Connect
To Top

Rising Stars: Meet MariNaomi

Today we’d like to introduce you to MariNaomi.

Hi MariNaomi, so excited to have you on the platform. So before we get into questions about your work-life, maybe you can bring our readers up to speed on your story and how you got to where you are today?
I started making comics as a hobby in 1997, after discovering autobio comics of punk rock women in underground anthologies. My day job at the time was pretty cool–writing for video games–and I had no intention of making comics my career. When my first graphic memoir came out in 2011, I started getting more comics-related work, and I decided to leave video game work behind. So far, I’ve published four graphic memoirs, a graphic novel trilogy, a book of gag comics, and I have more coming soon. I’ve also done illustration work, art commissions, teaching gigs, and other related work. Recently, I’ve done work for the LA Times (an illustrated op-ed about mask wearing from a Japanese American perspective) and LA County Health (a series of murals in San Gabriel Valley that address anti-Asian hate).

Can you talk to us a bit about the challenges and lessons you’ve learned along the way. Looking back would you say it’s been easy or smooth in retrospect?
In some ways it was smooth, in that I absolutely love the work. But being a marginalized person in the comics industry has always had its challenges. For example, for a long time I was told to dial down my marginalized identities (queer femme Asian American) in order to make my comics more “universal” (which I can only presume equals “white”). This, in part, inspired me to create the Cartoonists of Color and Queer Cartoonists databases in 2014, and eventually the Disabled Cartoonists database (which I am not a member of, just the founder and administrator of). Lately, the industry actually seems to want marginalized perspectives, and that’s brought its own set of demands. So the struggle is to follow my passion and disregard the market. I firmly believe the best art stems from passion, not pandering.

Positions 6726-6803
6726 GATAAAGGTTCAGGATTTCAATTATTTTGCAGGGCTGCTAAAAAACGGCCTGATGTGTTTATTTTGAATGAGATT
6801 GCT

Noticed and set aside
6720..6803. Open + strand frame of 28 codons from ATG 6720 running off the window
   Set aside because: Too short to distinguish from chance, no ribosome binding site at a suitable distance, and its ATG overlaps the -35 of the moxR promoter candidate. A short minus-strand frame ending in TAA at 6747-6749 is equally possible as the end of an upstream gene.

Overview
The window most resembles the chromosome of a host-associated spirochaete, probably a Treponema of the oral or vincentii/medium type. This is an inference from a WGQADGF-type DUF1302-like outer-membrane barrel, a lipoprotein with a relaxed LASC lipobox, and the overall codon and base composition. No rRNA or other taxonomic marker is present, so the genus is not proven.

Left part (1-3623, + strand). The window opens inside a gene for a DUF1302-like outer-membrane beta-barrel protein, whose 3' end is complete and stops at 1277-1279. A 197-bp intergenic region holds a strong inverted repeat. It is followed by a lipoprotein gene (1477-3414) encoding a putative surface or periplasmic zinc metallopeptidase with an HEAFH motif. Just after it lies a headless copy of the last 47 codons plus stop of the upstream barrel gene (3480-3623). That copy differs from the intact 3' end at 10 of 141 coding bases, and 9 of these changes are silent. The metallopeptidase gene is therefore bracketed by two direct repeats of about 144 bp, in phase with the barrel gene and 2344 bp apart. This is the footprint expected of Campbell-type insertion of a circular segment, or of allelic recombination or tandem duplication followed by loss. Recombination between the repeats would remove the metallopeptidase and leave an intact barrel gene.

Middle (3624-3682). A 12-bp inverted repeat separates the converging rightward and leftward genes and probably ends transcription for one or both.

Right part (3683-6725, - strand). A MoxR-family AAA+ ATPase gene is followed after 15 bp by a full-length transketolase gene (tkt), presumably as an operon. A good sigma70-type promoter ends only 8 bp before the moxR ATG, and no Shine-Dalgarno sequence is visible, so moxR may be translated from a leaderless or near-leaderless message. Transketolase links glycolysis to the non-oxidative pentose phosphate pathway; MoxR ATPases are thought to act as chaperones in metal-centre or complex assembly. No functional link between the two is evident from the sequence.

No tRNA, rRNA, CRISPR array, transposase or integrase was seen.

Appreciate you sharing that. What else should we know about what you do?
A few years ago, I published a young adult graphic novel called Losing the Girl. In it, each chapter focuses on a different protagonist and shows the world through their eyes, with each chapter’s illustrations reflecting their distinct worldview. From my understanding, nobody in comics had ever done that before, and I’m proud of adding something new to the form. That book, which was the first in my Life on Earth trilogy, unfortunately got banned in Katy, Texas. This new challenge is something I’m struggling to figure out how to deal with.

If you had to, what characteristic of yours would you give the most credit to?
Career-wise, I couldn’t have gotten anywhere without my dedication, reliability, and love for the craft. I know that sounds like three disparate things, but together they make a pretty strong trifecta for staying in a sometimes under-appreciated but never dull art job.

Contact Info:

Image Credits
(c) MariNaomi

Suggest a Story: VoyageLA is built on recommendations from the community; it’s how we uncover hidden gems, so if you or someone you know deserves recognition please let us know here.

Leave a Reply

Your email address will not be published.

More in local stories